Although it might be more synonymous with Ross Geller’s futile attempts to get a sofa up a flight of stairs in that episode of Friends, the word ‘pivot’ also unexpectedly became a buzzword for Severn Trent in 2020, after it was forced to rethink on its plans to improve employee experience when the pandemic hit.
The water company’s work had been in the offing since 2018, yet just a month before it was due to start delivering, Covid reached UK shores. Rather than waver or deviate from its plan, the firm instead worked to “supercharge” it and bolster support for its 7,000 employees.
“It really helped people during that time to know that, while everything outside was uncertain, when they came into work, we knew what we were doing,” explains group HR director Neil Morrison, who said the company’s approach remained steadfast: “This is the plan, no excuses. We’re going to deliver this.”
As a regulated company, Severn Trent presents a business plan every five years explaining how it will deliver for its customers and employees. For its HR department, the 2020-25 submission was focused on engaging colleagues and allowing them to feel like they own the company’s targets.
Part of this planning process was its ‘Bike on the Boat Tour’, the concept of which was inspired by a New Zealand team that competed in the America’s Cup race with bikes on their boat: lateral thinking which revolutionised its performance. “The whole point was to look at a problem in a different way, with creativity and innovation,” Morrison says. “We wanted to ask all our colleagues how we should approach the way they think about the service we provide differently.”
The firm’s CEO hosted nearly 80 hour-and-a-half-long events over eight weeks, under the ‘Bike on a Boat’ project, speaking to employees about
the innovation they wanted. Having set
its KPIs and presented them to 1,000 senior management team members at
an event held in an airport hangar, the company hosted another event to kick off the plan in 2020, only – mere weeks later – to be forced to “pivot”
as lockdown measures were introduced.
With 40 per cent of staff unable to go into the workplace and the other 60 per cent deemed ‘essential’ workers, Morrison describes how this split the organisation into distinct groups – but that the company managed to make it work. “Very early on, we decided not to furlough anyone and not make any redundancies,” he says. “We would still pay bonuses if we hit our targets, and that was also really important because people’s partners were being furloughed or losing their jobs.”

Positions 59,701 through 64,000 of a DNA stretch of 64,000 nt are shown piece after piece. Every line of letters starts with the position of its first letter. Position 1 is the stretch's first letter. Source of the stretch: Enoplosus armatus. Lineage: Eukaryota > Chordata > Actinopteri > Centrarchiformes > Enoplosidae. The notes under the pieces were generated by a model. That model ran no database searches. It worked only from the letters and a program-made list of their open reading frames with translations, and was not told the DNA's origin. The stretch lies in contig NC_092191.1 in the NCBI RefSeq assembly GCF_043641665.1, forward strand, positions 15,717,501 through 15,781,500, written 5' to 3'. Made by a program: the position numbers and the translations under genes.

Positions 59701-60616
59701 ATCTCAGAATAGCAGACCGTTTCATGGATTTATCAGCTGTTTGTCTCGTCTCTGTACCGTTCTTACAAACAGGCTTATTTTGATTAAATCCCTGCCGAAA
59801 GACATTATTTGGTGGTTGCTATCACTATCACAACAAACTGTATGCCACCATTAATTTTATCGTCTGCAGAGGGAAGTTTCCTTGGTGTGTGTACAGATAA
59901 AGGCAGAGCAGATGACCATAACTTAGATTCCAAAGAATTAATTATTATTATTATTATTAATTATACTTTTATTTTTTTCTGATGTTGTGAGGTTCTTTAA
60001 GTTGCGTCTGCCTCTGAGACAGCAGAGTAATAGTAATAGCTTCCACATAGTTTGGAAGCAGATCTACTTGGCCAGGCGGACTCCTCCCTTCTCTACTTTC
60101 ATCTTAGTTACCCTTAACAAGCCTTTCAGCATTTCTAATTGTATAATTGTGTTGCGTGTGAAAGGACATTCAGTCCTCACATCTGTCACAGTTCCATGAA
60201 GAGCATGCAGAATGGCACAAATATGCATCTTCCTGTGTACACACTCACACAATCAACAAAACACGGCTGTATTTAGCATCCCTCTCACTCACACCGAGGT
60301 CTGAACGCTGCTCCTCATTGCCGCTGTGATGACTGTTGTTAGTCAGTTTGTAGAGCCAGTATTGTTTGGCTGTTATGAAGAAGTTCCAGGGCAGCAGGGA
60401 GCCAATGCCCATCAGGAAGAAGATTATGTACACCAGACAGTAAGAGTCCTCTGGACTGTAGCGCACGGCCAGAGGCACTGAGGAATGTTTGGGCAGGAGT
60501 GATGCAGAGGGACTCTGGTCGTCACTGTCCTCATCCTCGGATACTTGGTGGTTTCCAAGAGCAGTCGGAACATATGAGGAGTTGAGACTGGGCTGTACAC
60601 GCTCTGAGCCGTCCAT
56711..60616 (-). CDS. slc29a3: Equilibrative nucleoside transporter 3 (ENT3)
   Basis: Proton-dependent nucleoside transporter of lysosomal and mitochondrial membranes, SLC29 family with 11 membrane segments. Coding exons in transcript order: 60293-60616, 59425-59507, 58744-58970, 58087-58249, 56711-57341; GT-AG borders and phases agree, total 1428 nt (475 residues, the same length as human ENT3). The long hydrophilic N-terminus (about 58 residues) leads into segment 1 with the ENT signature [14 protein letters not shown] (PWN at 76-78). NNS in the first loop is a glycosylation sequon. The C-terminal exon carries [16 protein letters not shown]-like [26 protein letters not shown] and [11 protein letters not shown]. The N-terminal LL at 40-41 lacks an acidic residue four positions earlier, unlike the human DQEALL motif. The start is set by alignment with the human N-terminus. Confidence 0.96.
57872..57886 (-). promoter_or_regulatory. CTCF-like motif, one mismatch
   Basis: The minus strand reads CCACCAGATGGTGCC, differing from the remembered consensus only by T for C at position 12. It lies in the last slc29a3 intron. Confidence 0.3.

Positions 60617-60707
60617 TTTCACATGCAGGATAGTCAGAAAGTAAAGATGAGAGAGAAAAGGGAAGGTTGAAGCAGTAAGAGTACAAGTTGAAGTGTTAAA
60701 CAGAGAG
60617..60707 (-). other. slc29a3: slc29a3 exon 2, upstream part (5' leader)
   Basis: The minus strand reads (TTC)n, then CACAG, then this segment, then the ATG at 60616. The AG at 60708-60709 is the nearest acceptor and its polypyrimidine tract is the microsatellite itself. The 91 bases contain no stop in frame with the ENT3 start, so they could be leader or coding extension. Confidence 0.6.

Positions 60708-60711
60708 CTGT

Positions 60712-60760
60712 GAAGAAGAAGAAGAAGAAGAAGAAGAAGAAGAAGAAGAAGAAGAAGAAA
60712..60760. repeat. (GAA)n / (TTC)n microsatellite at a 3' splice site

As the pandemic developed, Severn Trent ran a regular CEO video blog, a cross-company news bulletin and communications distilling government messaging on restrictions. “We tried to create experiential learning and communications to help people process information in a way that made sense for them,” Morrison explains. But because much of its staff are frontline workers who do not spend their working day in front of a computer, not everyone was able to receive the emails, so Severn Trent also introduced ‘Comms Cells’, an area on the walls with information employees needed to know.
During the first year of all its changes, despite the challenges of the pandemic, employee engagement increased 2.5 per cent, with an average employee rating of 8.3 out of 10, putting Severn Trent in the top 5 per cent of utility companies globally. According to Morrison, this achievement has continued steadily, remaining at this high level. The company’s impressive work in this area also ensured it took home the trophy for ‘Best employee experience’ at the 2021 CIPD People Management Awards. “All of these measures indicate that people are enjoying what they’re doing,” Morrison says. “The quality of feedback shows staff are invested in making things better and helping to deliver which, to me, is a sign of success.”
Prior to the pandemic, Severn Trent had also launched employee inclusion and diversity advisory groups for LGBTQ+, ethnic minority and disabled staff, and they too were “supercharged” after Covid’s emergence, quickly becoming key to the firm’s response. “We recognised that everyone was going through a different kind of experience in the workplace, so it was quite easy to take our ‘lunch and learn’ sessions or Black History Month celebrations virtual, for example,” Morrison explains. “The groups created communities working together to talk about what was going on, so people could share things that matter to them, rather than us telling them what to do.”
But when restrictions were lifted during the summer of 2020, Severn Trent was quick to bring as many people back to the workplace as possible. “Our performance is better when we are collaborating because of the nature of our business: a 24/7, 365-days-a-year essential service,” he explains. “Having people together is really important to be able to solve problems.”
So, what next for Severn Trent? Excitingly, the company will be contributing to the Commonwealth Games, hosted in the Midlands later this year. Employees will be volunteering during the event but also act as baton bearers in the run-up. “This is a major sporting event taking place on our doorstep that should be something we’re all really proud of,” Morrison says.
But despite impressive data and award wins, the firm isn’t done pushing employee experience further. “We’ve had real co-creation with our colleagues and our communities, feeling very much connected to what we’re doing, and I don’t see that changing at all,” Morrison says. “It’s a fundamental part of our DNA.”